European researchers have published a study associating climate change with the prevalence of infectious disease transmission. The continent-wide study analyzed the prevalence of viruses, bacteria and protozoans that have the potential to infect humans, domestic animals and bats in various climates.
The researchers found that rainfall and temperature could affect the prevalence of several potentially pathogenic microorganisms. They investigated more than 75 microbes from an estimated 40 bat and 400 bird species across the European continent and compared their prevalence to different climatic conditions.
Increased temperatures and extreme weather events often come to mind when most people think about the potential effects of climate change. However, more than two centuries of burning fossil fuels may have a wider range of consequences on the ecosystem than previously thought. The recent study uncovered evidence of changes in pathogenic microbe behavior in Europe over the past decade that could be due to climate change.
Yanjie Xu, the lead study author and a postdoctoral researcher at the University of Helsinki’s Finnish Museum of Natural History, said the research team found a higher prevalence of pathogenic bacteria in dry and warm climates while pathogenic viruses were more prevalent in moist climates. Interestingly, the researchers found that rainfall had both a negative and positive association with pathogen prevalence, with increased rainfall raising the prevalence of salmonella bacteria and avian flu, Sindbis and Usutu viruses.
Finnish Museum Academy of History academy research fellow Thomas Lilley explains that rainfall increases the prevalence of Sindbis and Usutu, which are transmitted via mosquitoes, by boosting wetland development. He explained that salmonella and avian flu can also infect waterfowl in increased numbers when rainfall accelerates damp conditions in wetlands.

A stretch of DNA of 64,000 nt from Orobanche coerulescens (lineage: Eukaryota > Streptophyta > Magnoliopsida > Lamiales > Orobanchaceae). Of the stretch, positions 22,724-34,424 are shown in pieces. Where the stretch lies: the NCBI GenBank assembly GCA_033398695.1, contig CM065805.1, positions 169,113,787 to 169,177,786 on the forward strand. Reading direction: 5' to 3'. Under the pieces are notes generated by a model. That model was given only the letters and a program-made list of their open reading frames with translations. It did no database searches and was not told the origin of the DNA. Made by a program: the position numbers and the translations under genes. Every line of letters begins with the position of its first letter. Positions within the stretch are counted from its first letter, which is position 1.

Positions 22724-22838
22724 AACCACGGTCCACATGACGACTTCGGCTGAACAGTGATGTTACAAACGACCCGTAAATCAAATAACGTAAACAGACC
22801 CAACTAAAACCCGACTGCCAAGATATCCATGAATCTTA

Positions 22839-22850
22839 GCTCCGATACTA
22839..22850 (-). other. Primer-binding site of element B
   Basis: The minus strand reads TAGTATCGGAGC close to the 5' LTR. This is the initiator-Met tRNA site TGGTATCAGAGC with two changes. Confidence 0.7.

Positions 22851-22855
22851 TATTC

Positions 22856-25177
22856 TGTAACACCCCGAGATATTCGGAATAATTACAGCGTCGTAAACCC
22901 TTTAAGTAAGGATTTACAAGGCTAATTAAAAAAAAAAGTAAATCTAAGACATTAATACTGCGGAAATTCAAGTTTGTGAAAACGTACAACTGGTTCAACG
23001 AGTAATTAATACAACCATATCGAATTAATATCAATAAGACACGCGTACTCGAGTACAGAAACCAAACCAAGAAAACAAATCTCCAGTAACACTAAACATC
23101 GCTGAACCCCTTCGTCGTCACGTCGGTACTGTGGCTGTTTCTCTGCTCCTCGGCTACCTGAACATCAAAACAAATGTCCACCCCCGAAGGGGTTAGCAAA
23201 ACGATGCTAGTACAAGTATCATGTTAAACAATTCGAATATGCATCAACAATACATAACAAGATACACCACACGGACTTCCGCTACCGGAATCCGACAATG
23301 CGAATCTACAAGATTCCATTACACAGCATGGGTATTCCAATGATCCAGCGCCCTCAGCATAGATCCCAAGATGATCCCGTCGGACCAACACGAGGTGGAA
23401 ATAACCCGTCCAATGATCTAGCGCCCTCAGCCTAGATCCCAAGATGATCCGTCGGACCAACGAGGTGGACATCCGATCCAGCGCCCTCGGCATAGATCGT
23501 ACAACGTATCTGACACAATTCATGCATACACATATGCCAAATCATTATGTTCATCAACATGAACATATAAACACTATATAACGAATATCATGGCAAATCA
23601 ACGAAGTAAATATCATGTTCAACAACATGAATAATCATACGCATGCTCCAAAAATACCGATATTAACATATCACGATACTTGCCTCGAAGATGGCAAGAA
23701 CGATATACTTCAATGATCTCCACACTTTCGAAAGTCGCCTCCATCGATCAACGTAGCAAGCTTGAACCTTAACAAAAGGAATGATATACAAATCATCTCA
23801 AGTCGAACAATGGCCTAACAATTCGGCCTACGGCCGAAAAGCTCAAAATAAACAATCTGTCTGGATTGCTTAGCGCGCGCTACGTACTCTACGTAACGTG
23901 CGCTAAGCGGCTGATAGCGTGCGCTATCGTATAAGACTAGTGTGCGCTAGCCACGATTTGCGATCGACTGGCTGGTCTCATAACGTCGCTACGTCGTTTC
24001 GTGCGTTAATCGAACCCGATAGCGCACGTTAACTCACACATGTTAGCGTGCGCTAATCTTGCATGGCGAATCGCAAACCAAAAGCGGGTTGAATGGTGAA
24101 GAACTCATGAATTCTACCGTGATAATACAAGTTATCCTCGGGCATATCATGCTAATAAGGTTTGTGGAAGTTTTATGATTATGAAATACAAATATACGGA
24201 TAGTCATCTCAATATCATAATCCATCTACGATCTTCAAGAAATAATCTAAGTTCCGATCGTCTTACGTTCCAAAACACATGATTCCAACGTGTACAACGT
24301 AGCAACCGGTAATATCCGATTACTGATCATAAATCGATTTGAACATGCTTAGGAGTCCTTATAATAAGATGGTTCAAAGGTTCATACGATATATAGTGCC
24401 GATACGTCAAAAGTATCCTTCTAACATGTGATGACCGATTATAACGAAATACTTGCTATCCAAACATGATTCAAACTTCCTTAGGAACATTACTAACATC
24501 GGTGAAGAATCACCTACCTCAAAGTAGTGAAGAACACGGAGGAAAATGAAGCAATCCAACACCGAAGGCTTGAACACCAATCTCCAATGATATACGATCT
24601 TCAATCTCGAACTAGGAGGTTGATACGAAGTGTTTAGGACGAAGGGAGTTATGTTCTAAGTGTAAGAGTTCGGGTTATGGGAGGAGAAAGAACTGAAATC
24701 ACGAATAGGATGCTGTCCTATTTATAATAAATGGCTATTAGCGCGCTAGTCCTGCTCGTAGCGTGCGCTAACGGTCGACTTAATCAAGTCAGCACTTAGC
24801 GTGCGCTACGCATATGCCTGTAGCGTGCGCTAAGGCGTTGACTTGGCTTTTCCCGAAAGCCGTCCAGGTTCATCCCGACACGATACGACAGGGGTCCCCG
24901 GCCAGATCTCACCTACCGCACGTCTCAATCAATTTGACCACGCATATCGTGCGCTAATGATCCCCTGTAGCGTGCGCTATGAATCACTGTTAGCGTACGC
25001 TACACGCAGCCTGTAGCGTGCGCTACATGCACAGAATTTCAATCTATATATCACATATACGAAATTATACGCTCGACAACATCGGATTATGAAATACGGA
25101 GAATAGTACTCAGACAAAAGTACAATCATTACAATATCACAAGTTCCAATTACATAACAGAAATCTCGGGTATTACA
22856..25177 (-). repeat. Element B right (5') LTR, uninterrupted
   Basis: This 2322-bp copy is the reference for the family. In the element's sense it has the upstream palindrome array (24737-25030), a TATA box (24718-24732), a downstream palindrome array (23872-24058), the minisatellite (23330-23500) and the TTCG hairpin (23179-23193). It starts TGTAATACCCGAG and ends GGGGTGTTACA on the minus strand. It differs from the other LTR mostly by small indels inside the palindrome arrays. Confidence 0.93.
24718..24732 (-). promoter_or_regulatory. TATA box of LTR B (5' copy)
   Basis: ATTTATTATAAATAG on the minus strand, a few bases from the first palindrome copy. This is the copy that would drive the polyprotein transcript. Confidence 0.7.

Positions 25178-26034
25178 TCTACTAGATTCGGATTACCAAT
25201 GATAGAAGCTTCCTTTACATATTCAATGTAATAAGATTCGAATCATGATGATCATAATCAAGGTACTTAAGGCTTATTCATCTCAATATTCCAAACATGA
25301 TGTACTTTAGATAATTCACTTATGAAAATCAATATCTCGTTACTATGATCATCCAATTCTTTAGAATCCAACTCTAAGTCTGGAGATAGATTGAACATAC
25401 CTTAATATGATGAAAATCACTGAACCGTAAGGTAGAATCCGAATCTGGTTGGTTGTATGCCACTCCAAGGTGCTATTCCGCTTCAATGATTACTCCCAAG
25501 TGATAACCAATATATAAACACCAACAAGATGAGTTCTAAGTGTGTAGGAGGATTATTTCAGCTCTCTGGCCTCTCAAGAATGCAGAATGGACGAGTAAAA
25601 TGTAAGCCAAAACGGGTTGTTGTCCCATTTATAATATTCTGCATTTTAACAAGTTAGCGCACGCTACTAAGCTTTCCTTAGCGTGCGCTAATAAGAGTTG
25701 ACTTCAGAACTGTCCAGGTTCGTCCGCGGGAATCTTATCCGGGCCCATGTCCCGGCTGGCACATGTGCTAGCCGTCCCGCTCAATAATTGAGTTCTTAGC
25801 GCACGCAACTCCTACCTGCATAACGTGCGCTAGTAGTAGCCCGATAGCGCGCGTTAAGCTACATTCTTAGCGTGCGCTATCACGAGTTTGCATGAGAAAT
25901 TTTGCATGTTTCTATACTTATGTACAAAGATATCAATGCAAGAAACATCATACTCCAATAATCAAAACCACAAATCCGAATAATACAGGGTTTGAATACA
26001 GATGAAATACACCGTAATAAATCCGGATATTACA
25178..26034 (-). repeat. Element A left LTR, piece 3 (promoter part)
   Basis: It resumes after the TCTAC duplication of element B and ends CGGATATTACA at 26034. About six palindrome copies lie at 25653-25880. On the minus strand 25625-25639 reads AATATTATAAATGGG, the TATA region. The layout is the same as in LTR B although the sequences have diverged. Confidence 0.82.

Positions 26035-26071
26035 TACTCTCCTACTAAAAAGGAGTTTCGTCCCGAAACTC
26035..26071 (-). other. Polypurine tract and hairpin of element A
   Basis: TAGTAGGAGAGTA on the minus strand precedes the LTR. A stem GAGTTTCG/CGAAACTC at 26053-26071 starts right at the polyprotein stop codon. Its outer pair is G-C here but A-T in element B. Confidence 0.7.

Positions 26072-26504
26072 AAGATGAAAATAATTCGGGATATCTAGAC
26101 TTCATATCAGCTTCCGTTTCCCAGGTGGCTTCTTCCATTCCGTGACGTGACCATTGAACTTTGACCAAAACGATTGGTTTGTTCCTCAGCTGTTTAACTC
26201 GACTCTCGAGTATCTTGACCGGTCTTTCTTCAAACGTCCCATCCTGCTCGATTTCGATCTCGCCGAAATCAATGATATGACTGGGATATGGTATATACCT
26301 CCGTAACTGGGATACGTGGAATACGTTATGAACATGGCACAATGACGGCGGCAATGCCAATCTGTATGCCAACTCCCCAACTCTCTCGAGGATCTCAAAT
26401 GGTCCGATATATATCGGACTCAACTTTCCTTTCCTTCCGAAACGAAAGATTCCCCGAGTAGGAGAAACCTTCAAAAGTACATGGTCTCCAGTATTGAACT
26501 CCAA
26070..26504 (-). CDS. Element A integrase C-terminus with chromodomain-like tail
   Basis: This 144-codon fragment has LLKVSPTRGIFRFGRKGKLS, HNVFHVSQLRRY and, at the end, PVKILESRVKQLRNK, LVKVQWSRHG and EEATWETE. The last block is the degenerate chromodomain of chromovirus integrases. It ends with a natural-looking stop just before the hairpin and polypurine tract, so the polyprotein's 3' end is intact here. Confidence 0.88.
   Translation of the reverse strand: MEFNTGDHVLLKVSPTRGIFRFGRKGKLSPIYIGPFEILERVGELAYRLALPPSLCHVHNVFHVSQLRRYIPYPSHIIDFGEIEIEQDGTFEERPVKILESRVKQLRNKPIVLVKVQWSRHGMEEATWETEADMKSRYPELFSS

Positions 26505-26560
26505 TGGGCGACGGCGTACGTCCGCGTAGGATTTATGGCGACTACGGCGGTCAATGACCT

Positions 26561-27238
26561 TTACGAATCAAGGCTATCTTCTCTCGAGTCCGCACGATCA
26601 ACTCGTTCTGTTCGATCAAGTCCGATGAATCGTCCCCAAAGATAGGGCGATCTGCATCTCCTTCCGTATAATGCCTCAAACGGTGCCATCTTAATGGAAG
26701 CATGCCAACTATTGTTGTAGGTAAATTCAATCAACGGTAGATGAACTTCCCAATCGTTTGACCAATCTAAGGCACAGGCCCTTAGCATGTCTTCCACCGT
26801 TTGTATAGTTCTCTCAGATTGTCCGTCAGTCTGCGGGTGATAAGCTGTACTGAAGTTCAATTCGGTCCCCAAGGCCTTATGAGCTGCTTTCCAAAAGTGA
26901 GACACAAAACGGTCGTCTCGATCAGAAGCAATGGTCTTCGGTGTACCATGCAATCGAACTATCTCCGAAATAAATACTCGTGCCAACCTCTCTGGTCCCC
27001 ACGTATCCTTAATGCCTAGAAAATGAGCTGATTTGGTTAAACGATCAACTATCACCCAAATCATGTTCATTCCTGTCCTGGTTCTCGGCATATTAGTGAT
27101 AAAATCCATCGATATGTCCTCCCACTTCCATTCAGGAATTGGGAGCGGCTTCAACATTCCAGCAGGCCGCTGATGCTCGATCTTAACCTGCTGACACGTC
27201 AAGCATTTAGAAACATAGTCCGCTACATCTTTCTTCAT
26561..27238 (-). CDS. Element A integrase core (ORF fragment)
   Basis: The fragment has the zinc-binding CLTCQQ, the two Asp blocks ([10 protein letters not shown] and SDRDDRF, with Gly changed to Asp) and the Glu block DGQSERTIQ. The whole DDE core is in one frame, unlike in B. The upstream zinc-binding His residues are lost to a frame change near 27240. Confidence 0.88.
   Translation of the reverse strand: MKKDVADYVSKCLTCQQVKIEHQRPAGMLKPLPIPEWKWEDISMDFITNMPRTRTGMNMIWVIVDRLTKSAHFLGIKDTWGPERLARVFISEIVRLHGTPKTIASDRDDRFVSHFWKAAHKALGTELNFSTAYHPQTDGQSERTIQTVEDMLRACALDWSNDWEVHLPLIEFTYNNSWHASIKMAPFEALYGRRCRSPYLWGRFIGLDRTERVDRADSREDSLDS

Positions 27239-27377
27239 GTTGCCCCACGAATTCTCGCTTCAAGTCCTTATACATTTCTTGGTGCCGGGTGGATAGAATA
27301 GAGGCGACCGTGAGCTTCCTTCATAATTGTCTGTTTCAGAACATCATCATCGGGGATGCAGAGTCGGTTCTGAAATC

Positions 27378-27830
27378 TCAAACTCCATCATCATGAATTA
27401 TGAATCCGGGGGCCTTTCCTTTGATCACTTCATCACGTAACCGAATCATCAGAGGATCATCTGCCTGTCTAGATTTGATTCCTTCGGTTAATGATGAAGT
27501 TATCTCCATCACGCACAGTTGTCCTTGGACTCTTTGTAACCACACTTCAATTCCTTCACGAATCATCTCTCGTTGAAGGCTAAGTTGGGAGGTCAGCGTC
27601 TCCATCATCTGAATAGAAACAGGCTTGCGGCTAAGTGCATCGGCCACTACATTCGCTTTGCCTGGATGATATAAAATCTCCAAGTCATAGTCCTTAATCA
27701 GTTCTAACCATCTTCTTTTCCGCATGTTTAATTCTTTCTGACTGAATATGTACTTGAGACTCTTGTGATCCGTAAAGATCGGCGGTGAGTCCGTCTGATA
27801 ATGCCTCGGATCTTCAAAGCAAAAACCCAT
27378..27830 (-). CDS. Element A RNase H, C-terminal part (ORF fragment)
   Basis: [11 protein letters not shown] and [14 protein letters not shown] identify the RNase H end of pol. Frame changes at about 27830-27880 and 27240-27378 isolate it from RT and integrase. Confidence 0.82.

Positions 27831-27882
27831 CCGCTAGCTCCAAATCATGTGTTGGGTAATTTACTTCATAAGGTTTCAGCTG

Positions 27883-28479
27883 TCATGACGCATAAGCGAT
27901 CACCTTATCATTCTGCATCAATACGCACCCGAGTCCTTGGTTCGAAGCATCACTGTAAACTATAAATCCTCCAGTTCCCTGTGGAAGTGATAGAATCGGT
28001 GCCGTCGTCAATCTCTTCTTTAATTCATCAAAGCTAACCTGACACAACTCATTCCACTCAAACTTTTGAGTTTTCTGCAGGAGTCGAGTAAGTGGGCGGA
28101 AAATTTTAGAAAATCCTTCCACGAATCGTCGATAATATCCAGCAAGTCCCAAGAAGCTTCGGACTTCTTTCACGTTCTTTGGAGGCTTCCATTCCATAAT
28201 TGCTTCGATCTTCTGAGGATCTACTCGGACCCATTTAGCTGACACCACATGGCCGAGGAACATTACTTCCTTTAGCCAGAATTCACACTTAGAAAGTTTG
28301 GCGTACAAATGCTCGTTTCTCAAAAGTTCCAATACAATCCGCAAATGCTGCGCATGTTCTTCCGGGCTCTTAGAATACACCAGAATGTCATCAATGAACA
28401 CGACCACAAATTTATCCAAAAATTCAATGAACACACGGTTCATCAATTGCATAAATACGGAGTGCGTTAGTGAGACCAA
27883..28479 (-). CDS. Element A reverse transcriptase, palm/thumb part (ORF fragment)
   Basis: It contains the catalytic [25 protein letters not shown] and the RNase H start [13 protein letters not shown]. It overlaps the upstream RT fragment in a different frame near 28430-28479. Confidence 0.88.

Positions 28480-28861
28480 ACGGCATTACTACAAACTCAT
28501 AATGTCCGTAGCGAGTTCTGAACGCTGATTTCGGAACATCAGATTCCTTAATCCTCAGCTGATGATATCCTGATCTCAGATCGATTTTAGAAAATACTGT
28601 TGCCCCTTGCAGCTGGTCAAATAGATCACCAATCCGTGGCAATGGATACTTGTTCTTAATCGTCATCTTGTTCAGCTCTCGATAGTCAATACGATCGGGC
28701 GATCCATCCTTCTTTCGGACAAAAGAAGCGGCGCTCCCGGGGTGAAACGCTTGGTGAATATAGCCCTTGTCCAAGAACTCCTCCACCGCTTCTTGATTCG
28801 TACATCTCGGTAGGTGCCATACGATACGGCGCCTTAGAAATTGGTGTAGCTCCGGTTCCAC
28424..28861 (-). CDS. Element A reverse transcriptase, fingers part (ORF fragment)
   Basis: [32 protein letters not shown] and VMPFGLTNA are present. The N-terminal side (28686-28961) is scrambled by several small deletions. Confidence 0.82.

Arto Pulliainen, a professor at the University of Turku Institute of Biomedicine, notes that temperature also has a positive association with bacteria that cause salmonella, typhus in bats and birds, Q-fever and chlamydia. The research compiled findings from more than 700 research papers and close to half a million scientific observations and points to the increasingly popular idea that climate change can affect infectious disease susceptibility.
Climate change is already disrupting the distribution ranges of pathogenic microbes and their hosts, and researchers have noticed that birds are shifting their distribution ranges northwards by 0.6 miles every year. Changes in climate are also impacting the distribution of pathogenic microorganisms in environments such as water bodies.
The Finnish Museum of Natural History’s Aleksi Lehikoinen says that there is a chance climate change may have increased thermophilic pathogen populations in northern Europe.
Enterprises such as Scinai Immunotherapeutics Ltd. (NASDAQ: SCNI) are devoting considerable resources to developing immunotherapies targeting the growing threat posed by infectious diseases and autoimmune ailments. Such investments could help the world cope with the effects of climate change.
NOTE TO INVESTORS: The latest news and updates relating to Scinai Immunotherapeutics Ltd. (NASDAQ: SCNI) are available in the company’s newsroom at https://ibn.fm/SCNI
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